No matter what political party they’re affiliated with, many local officials are betting on the RNC Convention bringing in the big bucks. In fact, at the ODP fundraiser, I overheard a Lake County Commissioner tell someone of his hopes of the delegates staying out there would do just that.  There will even be organized tours of Grand River Wine Country where delegates from Hawaii and Connecticut can visit Debonne, Grand River, and other wineries on the Lake County side of the appellation.  The Columbus Dispatch recently had an excellent piece about all this (and quotes former Cuyahoga County Treasurer Jim Rokakis to boot).  Despite all the brouhaha, the article was correct in citing the various problems Cleveland has that cannot be seen in the Q.  For example, only Detroit Michigan has lost more people than the Forest City and more than 30 percent of its’ residents live in poverty.  Those facts will remain as the news crews and delegates head for the airport and highways.

In a week, it will be all over.  Then, the local movers and shakers get to assess how much it was all worth doing.

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Looking West towards downtown Cleveland Wednesday.

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About Cleveland, Opinion, Uncategorized

The Midwestern Resilient Cities Summit

 

Cleveland State, April 20, 2016 The ballroom getting ready for the summit.

Getting ready for the big event.

The Midwestern Resilient Cities Summit was held Wednesday, April 20th 2016, at the Student Center at Cleveland State University.   Sponsored by the Center for American Progress, it attracted speakers and private citizens from not only the Cleveland area but Buffalo, New York, Detroit and Ann Arbor, Michigan, and even St. Paul, Minnesota, to name a few.   After introductory remarks by Cleveland Mayor Frank Jackson, speakers including the Managing Director of the White House Council on Environmental Quality, Christy Goldfuss, HUD’s Midwestern Regional Administrator Antonio Riley, and Cleveland’s own Chief of Sustainability, Jenita McGowan, made their pitches on how cash strapped urban areas can meet the challenge of a changing climate.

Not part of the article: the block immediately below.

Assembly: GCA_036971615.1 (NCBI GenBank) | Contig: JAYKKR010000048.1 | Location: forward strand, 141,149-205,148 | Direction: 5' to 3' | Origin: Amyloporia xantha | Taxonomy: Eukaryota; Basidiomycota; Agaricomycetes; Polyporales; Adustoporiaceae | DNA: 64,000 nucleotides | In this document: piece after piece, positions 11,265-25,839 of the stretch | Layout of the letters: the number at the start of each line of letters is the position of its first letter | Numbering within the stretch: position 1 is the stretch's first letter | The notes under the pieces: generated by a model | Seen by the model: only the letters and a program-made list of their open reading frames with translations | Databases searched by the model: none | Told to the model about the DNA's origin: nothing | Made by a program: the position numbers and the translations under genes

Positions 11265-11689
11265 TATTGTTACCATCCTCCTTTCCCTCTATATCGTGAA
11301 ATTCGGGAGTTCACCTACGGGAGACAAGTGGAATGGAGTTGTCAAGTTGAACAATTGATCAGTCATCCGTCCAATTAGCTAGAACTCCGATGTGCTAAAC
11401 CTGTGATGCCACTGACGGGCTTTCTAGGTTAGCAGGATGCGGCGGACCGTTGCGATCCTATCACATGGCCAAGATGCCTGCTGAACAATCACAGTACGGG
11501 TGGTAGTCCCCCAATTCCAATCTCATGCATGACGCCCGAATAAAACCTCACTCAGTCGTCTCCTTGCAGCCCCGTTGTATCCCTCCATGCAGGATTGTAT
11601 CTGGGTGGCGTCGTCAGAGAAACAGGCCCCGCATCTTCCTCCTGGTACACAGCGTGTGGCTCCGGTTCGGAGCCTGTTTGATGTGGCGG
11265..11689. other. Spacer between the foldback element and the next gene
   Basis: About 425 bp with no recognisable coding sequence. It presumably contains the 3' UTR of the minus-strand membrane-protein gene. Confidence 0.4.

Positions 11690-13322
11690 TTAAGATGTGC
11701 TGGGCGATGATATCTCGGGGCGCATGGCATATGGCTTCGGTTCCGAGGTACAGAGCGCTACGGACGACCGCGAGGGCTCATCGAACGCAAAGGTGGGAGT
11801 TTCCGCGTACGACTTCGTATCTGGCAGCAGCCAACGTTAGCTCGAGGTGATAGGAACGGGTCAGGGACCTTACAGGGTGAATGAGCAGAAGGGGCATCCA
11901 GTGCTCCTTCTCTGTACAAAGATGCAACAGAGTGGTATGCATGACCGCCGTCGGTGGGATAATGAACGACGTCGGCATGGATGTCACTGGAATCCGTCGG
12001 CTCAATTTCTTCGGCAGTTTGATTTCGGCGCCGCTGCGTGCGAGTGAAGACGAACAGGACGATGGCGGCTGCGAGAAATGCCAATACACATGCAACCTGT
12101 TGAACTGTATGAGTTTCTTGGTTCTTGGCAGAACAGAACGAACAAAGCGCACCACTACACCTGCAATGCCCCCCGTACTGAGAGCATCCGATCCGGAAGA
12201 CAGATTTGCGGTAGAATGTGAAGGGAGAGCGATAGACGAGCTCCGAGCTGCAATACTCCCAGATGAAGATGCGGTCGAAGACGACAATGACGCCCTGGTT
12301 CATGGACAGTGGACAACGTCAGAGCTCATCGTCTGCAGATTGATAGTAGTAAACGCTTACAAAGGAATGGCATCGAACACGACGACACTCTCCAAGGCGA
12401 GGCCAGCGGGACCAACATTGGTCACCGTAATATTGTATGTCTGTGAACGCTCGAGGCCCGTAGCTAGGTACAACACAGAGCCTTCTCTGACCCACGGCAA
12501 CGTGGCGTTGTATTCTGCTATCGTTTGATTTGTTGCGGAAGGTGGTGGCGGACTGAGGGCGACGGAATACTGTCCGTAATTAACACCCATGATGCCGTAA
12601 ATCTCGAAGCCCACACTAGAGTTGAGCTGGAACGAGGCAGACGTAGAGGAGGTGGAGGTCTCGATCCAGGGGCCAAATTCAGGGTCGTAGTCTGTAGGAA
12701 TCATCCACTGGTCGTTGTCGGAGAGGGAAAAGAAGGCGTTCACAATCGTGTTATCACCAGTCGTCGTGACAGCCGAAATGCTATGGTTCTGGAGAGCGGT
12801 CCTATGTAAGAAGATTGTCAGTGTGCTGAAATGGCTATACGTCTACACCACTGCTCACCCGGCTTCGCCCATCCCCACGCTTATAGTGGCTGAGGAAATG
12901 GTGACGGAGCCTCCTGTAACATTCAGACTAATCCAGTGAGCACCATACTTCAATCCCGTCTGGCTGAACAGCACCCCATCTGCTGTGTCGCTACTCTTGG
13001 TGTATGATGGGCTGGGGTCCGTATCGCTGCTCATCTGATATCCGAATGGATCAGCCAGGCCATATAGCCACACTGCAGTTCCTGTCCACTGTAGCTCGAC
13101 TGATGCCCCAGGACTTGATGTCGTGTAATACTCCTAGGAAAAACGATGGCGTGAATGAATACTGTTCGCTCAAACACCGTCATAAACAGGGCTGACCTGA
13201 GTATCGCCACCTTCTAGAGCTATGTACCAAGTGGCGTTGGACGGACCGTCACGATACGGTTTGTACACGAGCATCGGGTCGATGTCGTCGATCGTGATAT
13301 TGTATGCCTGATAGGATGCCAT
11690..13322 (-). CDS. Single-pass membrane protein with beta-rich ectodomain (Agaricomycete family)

When I first saw the email regarding this event, I thought it would be a rehash of the Sustainable Cleveland 2019 Conference I went to more than six years ago.  However, looking at who would be the presenters, and, with a few vacation days from the job saved up, I decided it would be worthwhile to attend.  The audience had the array of policy wonks, community activists, civil servants and reporters (such as architecture critic Steven Litt) you usually see at such events.  However, there was none of the ‘Positively Global Partnership Cleveland’ crowd that usually takes up most of the tables at the City Club.

As in so many other policy conferences, the speakers were enthusiastic about the subject at hand.  Ms. Goldfuss firmly believes that strong and energetic individuals should be at the core of all these projects; these are the ones that have the most invested.  She also talked in-depth what the Federal government was doing to raise awareness on climate change resiliency matters.  This includes the White House Champions of Change, citing that 1,000 Americans so far were awarded this in the past 5 years.

There was also a panel featuring among others Cleveland’s Director of the Mayor’s Office of Sustainability, Matt Gray.  When I asked him in the Q/A period how the sub-prime mortgage crisis affected the city’s sustainability measures over the past few years, he didn’t really have an answer.  Instead, he went on and touted the city’s energy programs.

As for me, I participated in the engaging and empowering community members’ group discussion. The moderator, Jacquie Gillon, was from the Western Reserve Land Conservancy. A former East Cleveland Councilwoman, Ms. Gillon has been doing leadership development for 19 years. For her, the most surprising thing people learn is how much we have in common, “We minimize them a critical thinkers, how do we get inclusive?” she asked the group.  Communication, as always, seems to be a big issue in our group.  How can we get local residents, many of whom are renters, involved in these programs?  For example, one woman in our group raised the point that a city official sent to a meeting in her neighborhood at their request didn’t say anything.  “He was the wrong official,” a man who worked for the city of Ann Arbor replied.  Afterwards, I kept thinking I should have asked him why in his opinion the city didn’t send out the ‘right one”?

Another big question that was raised was how can we capture federal dollars. From HUD’s Lucy Miller’s view, her department doesn’t provide direct financing, only through Community Block Grants (CBGs) to municipalities. In Cleveland, CBGs are allocated on a Ward level. the Northeast Shores Development Corporation’s Ballot Box Project was used as an example of local use of Federal dollars. About $100,000 from HUD was involved and people voted on what projects the money could be spent on.